Too much of the singing in this video displays technique that puts too much pressure on the throat. This interferes with good vocal health and, again, it is the opposite of what we are going for, to ensure you sing well for the rest of your life.
But what is your opinion of this one? Tell us in the comments, please!
And here we have an example of a celebrity opera singer, tenor Juan Diego Flórez, who certainly does have some wonderful body alignment going on! Watch how his head is postioned up and slightly back. His singing is responding with great freedom and ease. The sound is so beautiful and resonant! He sings by using the power of his lower muscles.
We learn how to coordinate our muscles for good singing. Athletes do the same thing, learning that some muscles relax and other muscles do the heavy lifting, so to speak.
Freedom and Flexibility in Your Singing
Here is an excellent video lesson for singers who want to learn how to sing with the greatest freedom. And this is how you can fully express yourself as a singing artist!
This one is highly recommended, so please do give it a chance. It is astounding how much easier it can be to express what you want in your singing, when you take the time to learn this simple technique!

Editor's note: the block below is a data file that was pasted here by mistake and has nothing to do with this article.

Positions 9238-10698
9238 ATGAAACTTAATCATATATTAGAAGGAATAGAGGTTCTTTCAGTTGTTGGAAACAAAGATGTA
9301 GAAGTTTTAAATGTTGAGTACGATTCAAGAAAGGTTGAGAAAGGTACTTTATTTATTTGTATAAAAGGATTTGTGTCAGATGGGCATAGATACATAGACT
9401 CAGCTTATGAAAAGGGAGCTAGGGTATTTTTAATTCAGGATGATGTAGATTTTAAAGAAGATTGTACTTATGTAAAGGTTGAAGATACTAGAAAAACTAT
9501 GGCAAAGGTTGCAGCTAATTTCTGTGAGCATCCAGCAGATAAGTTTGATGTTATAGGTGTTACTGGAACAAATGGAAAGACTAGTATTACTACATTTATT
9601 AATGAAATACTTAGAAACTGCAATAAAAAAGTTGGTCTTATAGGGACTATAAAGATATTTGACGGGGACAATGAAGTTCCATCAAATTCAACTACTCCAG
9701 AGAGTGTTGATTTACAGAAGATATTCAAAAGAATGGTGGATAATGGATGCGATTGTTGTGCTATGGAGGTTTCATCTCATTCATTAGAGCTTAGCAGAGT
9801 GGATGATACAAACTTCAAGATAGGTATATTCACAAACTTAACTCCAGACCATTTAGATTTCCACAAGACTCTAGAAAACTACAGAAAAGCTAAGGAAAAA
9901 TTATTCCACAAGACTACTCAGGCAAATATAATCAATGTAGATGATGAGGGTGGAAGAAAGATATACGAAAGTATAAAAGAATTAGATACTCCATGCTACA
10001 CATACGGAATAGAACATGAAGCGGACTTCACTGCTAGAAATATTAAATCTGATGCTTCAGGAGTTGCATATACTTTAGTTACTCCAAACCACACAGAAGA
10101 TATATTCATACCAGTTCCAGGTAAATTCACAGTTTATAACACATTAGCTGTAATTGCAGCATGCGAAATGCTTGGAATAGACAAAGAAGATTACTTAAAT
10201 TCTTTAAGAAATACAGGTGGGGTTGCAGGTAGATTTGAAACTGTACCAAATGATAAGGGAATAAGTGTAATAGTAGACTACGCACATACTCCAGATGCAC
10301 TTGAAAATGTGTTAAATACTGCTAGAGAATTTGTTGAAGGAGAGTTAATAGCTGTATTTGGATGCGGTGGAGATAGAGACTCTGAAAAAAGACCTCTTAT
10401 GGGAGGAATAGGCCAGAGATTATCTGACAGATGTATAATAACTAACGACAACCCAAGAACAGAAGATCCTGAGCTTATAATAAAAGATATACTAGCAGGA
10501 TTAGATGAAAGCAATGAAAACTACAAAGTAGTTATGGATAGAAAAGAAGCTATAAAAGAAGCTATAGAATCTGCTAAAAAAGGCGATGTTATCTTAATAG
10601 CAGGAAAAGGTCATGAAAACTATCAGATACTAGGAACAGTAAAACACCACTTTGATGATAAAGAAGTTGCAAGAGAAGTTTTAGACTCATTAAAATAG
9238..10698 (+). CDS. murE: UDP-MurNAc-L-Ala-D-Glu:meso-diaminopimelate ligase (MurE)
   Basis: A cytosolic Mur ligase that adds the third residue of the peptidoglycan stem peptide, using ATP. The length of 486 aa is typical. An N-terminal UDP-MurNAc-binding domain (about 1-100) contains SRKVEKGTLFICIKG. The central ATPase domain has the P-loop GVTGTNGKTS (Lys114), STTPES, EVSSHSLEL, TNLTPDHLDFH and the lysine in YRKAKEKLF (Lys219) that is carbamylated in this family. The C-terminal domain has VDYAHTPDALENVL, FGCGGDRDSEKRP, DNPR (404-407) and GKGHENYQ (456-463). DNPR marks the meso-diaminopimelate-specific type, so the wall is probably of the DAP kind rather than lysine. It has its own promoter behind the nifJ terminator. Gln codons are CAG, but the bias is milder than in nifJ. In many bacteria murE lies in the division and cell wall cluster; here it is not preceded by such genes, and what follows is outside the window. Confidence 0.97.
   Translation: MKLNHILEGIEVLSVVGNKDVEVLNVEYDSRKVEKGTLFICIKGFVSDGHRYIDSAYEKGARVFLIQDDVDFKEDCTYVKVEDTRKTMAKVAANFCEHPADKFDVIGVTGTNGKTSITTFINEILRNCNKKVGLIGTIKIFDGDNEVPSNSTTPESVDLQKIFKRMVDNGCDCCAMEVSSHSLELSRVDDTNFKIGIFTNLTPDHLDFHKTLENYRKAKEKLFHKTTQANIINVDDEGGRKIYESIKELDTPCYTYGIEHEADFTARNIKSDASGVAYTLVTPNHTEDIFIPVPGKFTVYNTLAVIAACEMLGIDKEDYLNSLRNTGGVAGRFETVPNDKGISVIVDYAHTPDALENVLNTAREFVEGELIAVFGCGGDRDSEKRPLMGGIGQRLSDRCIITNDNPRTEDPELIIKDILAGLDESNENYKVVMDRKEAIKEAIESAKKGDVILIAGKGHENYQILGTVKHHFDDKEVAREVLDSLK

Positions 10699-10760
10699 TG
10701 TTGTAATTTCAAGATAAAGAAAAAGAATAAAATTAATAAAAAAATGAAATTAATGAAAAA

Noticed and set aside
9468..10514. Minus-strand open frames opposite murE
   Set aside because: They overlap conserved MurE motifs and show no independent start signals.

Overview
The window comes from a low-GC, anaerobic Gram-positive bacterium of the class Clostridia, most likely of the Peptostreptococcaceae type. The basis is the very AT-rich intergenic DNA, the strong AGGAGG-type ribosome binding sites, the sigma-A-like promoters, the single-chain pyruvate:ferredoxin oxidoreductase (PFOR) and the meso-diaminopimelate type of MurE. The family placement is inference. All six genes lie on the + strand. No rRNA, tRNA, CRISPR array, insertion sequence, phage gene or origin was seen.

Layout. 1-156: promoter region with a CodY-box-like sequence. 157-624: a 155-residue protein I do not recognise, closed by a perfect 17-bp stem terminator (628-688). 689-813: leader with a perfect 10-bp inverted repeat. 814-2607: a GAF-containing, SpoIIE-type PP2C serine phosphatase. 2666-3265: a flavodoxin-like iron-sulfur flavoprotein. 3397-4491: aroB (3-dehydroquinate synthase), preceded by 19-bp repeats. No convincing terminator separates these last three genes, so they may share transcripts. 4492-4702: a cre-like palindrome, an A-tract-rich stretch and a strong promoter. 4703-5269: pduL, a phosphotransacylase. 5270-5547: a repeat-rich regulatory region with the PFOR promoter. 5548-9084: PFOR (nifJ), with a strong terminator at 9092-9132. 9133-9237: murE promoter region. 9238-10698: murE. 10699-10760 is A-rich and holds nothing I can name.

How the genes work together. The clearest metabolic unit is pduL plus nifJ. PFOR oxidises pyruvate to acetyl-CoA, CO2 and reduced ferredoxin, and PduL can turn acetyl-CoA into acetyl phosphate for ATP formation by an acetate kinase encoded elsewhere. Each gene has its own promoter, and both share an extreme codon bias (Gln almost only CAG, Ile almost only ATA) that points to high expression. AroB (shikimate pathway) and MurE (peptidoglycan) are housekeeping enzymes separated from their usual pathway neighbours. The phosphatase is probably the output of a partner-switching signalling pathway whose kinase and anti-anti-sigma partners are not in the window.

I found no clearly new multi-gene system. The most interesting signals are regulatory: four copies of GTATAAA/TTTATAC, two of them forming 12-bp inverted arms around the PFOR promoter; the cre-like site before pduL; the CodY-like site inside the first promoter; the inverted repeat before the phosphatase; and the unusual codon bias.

Are your shoulders too rounded? This is an example of unwanted muscular tension, robbing you of physical energy, blocking you off from your best singing. And, once more, your solution is Alexander Technique!
Drilling Down to Release Tensions
Another highly recommended video, from a fine teacher of Alexander Technique who is also a singer.
A particularly excellent video of a brief coaching session with a singer, who is using Alexander Technique to her great advantage! Instruction like this helps us put the pieces together in a simple but powerful way, so the improvement in your singing will last for the rest of your life.
Most Important is YOU!
The purpose of this blog is to be of service to you personally and your needs and desires to learn to sing your best, for the rest of your life. Please feel free to add your comments below. You keep the conversation real and I personally value your input, your feedback, and always your great questions!